paraffin

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Related to paraffinic: naphthenic

paraffin

 [par´ah-fin]
1. a purified mixture of solid hydrocarbons from petroleum, used for embedding histological specimens and as a stiffening agent in pharmaceutical preparations.
2. alkane.
liquid paraffin see mineral oil.

par·af·fin

(par'ă-fin),
1. One of the methane series of acyclic hydrocarbons.
2. Synonym(s): hard paraffin
[L. parum, little, + affinis, neighboring, akin, so called because of its slight tendency to chemical reaction]

paraffin

/par·af·fin/ (par´ah-fin)
1. a purified hydrocarbon wax used for embedding histological specimens and as a stiffening agent in pharmaceutical preparations.
2. alkane.

liquid paraffin  mineral oil.

paraffin

[per′əfin]
Etymology: L, parum, little + affinis, related
any of a group of hydrocarbons or hydrocarbon mixtures of the paraffin series as indicated by the formula, CnH(2n+2). Examples include methane gas, kerosene, and paraffin wax. Also called alkane.

alkane

Any of a number of saturated aliphatic (straight-chain) hydrocarbons of the methane series (methane, ethane, propane, butane, pentane, hexane, septane, octane, nonane, decane, etc.), in which the carbons are joined to other carbons by single bonds.

hard par·af·fin

(hahrd pară-fin)
Purified mixture of solid hydrocarbons derived from petroleum.
Synonym(s): paraffin (2) .

paraffin (par´əfin),

n a group of hydrocarbons or hydrocarbon mixtures of the paraffin series as indicated by the formula C11H(2n+2). Examples include methane gas, kerosene, and paraffin wax.

paraffin

1. a purified hydrocarbon wax used for embedding histological specimens.
2. a saturated hydrocarbon used as a fuel oil. Poisoning causes gastroenteritis and aspiration pneumonia, the latter being secondary to vomiting. Called also alkane, kerosene, lamp oil. See also oil.
3. petrolatum.

paraffin embedding technique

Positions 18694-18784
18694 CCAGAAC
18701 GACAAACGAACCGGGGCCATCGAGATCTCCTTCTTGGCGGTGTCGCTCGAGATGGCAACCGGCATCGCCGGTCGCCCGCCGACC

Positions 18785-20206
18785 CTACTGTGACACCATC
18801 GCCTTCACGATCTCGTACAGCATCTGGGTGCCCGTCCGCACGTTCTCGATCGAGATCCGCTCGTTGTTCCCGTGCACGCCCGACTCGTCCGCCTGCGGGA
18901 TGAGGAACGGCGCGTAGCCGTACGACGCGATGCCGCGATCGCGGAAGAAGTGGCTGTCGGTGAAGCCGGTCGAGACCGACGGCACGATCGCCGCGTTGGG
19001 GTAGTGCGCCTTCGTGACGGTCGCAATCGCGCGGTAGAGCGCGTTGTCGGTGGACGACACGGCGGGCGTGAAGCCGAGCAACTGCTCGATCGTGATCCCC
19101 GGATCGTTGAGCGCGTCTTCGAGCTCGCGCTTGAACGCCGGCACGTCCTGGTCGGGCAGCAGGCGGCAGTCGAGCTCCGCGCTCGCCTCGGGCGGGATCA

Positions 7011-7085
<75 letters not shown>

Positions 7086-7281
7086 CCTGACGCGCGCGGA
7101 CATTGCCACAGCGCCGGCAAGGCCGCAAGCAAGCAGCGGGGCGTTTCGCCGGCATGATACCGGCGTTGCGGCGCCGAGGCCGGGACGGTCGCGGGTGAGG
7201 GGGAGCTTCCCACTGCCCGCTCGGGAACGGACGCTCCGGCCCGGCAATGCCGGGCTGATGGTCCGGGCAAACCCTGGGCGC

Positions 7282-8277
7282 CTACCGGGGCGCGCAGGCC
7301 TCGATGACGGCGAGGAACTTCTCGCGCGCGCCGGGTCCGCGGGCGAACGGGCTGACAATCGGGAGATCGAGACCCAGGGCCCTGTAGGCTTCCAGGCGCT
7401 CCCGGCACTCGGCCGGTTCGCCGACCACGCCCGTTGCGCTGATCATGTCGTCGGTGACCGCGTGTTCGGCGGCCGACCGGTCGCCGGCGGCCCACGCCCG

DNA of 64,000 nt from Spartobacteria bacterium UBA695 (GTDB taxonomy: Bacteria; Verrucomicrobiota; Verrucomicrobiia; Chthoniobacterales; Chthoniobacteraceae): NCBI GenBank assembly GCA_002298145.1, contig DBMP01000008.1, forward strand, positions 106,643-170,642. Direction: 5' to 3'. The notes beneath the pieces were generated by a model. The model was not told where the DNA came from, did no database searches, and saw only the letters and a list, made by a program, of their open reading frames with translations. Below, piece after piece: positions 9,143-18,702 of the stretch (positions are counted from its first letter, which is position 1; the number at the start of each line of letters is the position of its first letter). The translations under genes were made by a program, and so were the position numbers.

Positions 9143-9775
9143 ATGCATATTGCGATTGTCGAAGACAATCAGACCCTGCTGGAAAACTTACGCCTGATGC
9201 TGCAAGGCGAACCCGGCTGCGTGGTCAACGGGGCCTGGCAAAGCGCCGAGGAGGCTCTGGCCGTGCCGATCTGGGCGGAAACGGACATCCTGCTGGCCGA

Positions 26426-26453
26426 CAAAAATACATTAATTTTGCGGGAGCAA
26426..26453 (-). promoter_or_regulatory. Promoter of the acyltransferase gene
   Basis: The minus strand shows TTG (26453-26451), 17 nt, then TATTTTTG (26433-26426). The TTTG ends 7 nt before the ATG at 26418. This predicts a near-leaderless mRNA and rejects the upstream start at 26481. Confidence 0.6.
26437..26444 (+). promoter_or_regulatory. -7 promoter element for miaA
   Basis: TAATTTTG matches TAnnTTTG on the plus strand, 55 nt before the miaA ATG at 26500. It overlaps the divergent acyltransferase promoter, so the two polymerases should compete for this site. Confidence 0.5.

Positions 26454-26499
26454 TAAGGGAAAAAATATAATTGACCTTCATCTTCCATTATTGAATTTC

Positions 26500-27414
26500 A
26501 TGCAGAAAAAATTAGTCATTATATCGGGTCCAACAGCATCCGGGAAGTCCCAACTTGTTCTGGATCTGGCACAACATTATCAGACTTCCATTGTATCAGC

the most commonly used technique for the preparation of slides of tissue for light microscopic examination.
liquid paraffin
liquid petrolatum. See mineral oil.
References in periodicals archive ?
At high temperature (225[degrees]C/437[degrees]F), naphthenic mineral oil showed higher TAN than paraffinic mineral oil and alkylbenzene.
1, indicates that the heating of the samples on exposure to microwaves increased with the absence of paraffinic oil.
Another characteristic of straight chained molecules is when they are in the boiling range of gasoil and are used in an engine as diesel fuel, these paraffinic molecules cause the diesel fuel to auto-ignite well.
Overall, paraffinic oil outperformed soybean oil, cottonseed oil, No.
According to study leader Yoshio Tsuchiya of the National Research Council of Canada (NRCC) in Ottawa, these paraffinic hydrocarbons are members of a larger class of compounds called volatile organic compounds (VOCs), which are among the major components of indoor air pollution and are believed to contribute to "sick building syndrome.
It explains qualitative and quantitative aspects of transformer oil types such as mineral oil - naphthenic & paraffinic, silicone, and bio-based transformer oils.
Calumet Penreco LLC manufactures a full line of naphthenic and paraffinic oils, aliphatic solvents, white mineral oils, petroleum waxes, petrolatum and hydrocarbon gels.
8 million tonnes per year (tpy) of NGL, storage facilities, and a loading jetty to export propane, butane, and paraffinic naphtha.
The airframer has published a report about ground and flight tests conducted between 2006 and 2009, titled Evaluation of bio-derived synthetic paraffinic kerosene (Bio-SPK).
Royalene 694 and 4697 are high-MW grades extended with a new white paraffinic oil.
The company also successfully converted the cellulosic isobutanol into isobutylene and paraffinic kerosene (jet fuel).
Other changes include processes required for production of low sulfur fuel, expanded use of polyphosphoric acid and petroleum distillates, and addition of recycled materials such as re-refined engine oil bottoms (REOB), paraffinic base oils, bio binders, and ground tire rubber.